Thursday, November 5, 2015

An Open Letter to the Young Man Who Introduced my Son to Porn...

An Open Letter to the Young Man Who Introduced my Son to Porn…

I know who you are. I know the circumstances. You viewed them as an initiation into high school. You thought it was funny to see the looks on all those “Mormon boys’ faces”. You thought it was funny to talk about women as property, as sex objects, as items to be “had”. You had your entertainment.

You weren’t there to see the private struggles my son has gone through. You weren’t there as he bared his soul and bore the shame of discovery at school. You weren’t there as he sat in the principal’s office as I – his mother – was called, again. You weren’t there, seeing this broken young man sobbing the words “Mom, I think I’m addicted. I think I need help.”

I’ll admit, two years ago, I failed my son in not getting him the help he so richly deserved and desperately needed. I failed my son in my teachings and examples. I failed my son in so many ways. I thought if he went to the bishop, he could be directed through this. Sometimes, it’s not that easy. I should have been more involved, more concerned and as such, I failed. But, I’m here now and he is an amazing young man.

I’ve struggled with forgiving you. I even laughed and got a perverse satisfaction in your struggles and failures. How could I forgive you?

I almost immediately forgave my son. He’s a great person. He is, after all, my child. But you? I’ve struggled to find a way to forgive you. How can I? You put filth in front of my son! You convinced him it was “just a picture. You can look. Once won’t hurt.” But you were wrong; it did. You were the instrument that brought about my son’s addiction. He made the choice, but you put it there for him to grasp.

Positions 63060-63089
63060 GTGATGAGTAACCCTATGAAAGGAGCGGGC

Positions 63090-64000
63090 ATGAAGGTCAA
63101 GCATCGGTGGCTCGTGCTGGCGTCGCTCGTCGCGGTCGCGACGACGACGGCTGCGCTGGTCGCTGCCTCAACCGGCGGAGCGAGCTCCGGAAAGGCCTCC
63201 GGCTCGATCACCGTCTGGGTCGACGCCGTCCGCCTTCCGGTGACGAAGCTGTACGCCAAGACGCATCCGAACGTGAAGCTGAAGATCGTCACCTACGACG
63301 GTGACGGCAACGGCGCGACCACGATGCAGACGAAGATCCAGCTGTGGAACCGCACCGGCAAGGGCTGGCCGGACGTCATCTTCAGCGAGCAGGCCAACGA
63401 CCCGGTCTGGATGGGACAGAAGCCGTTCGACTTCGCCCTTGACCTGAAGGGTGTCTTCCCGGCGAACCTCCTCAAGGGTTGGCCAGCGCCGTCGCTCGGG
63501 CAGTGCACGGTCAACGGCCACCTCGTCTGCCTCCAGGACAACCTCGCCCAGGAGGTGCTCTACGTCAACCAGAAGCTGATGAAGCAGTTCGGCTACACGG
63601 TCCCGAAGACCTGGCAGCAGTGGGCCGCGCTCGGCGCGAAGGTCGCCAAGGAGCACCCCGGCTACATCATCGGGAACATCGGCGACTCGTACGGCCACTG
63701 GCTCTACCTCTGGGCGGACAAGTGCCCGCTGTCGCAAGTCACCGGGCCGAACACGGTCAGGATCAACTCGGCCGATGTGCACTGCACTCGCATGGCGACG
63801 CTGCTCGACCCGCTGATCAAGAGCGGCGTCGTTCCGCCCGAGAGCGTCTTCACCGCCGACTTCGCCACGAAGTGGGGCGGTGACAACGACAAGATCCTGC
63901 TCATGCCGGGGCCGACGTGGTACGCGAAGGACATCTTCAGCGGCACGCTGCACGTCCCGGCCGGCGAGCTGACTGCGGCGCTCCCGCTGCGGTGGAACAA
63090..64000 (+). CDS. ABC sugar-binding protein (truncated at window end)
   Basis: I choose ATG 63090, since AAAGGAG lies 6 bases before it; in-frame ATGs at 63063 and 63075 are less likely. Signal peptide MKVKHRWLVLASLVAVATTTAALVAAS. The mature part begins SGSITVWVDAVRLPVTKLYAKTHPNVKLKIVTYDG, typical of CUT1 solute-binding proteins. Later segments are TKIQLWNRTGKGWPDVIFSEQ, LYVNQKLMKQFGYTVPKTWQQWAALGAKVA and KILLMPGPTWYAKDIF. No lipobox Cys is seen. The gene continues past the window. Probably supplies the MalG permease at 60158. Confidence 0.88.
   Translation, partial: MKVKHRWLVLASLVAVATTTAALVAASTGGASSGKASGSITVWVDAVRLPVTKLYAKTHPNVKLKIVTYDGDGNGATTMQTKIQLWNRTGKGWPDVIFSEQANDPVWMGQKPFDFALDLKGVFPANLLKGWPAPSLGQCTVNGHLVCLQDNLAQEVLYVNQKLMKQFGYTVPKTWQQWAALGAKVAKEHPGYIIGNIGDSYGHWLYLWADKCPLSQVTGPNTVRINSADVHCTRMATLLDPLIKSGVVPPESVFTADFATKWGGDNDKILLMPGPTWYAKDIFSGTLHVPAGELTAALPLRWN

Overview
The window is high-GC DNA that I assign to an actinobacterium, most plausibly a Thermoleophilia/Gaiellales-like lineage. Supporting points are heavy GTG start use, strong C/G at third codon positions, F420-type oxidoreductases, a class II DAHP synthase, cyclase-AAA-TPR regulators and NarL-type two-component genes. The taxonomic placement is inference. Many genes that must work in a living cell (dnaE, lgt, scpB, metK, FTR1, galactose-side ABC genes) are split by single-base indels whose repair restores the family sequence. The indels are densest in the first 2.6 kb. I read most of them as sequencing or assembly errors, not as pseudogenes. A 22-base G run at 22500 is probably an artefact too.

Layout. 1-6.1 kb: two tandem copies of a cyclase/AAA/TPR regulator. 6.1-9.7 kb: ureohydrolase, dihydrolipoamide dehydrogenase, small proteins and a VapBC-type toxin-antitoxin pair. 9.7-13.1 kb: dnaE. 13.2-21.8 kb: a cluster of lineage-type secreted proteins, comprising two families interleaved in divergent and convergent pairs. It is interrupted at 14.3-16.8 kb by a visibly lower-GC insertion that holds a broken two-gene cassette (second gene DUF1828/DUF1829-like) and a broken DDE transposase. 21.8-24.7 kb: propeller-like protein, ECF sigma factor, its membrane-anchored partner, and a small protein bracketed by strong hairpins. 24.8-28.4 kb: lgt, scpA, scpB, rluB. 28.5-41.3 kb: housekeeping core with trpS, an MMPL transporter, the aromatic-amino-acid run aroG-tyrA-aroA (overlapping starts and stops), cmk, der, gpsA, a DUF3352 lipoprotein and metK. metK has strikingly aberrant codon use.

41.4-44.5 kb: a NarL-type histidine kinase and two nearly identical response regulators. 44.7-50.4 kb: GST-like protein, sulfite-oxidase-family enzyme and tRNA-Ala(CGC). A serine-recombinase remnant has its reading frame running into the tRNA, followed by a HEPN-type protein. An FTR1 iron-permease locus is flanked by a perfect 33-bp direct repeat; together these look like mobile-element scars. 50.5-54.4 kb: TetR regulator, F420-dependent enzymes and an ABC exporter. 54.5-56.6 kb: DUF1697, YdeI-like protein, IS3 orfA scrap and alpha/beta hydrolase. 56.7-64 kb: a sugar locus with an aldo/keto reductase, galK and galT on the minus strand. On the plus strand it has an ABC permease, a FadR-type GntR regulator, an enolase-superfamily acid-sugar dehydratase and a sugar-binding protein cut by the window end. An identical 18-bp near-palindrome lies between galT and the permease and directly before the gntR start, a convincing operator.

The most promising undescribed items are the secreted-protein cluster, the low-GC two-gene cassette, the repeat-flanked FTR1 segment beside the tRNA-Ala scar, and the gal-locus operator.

I fought with myself and finally went to my best friend and cried on her shoulder. How can I forgive someone who has hurt my son so badly. In her immense wisdom she asked me how much I loved my son. “I’d die for him. You know that.”

“And you love him so much that you’re willing to drive over 100 miles every week to take him to the Addiction Recovery Classes.”



“Because he’s worth it.”

“Exactly. And the other boy is too. He is worth your forgiveness. You don’t know what his circumstances are and were. You have no clue what his family life is. You don’t know if HIS mother loves him enough to help him through his addictions. Be grateful that this happened to your son at this juncture. He will be so much stronger. He will be able to reach people that no one else can because he’s been there. He’s struggled down the path of addiction.”

I sat in shock - dumbfounded as she continued.

“If you were sitting in the Celestial Kingdom with your family and you saw this boy walk in, what would you think?”

“He shouldn’t be there.”

“You’re wrong. YOU shouldn’t be there. If he has walked into that room, that means he has repented, made amends for the wrongs he’s committed. If he’s there, Christ has paid the price for his sins as well as yours. If you feel he shouldn’t be there, then you haven’t dealt with your issues. You have failed to forgive.”

At this point, I was sobbing. My family is worth any sacrifice, any price. “How?”

“Pray, honey. Give it to God. He’ll figure it out and soften your heart.”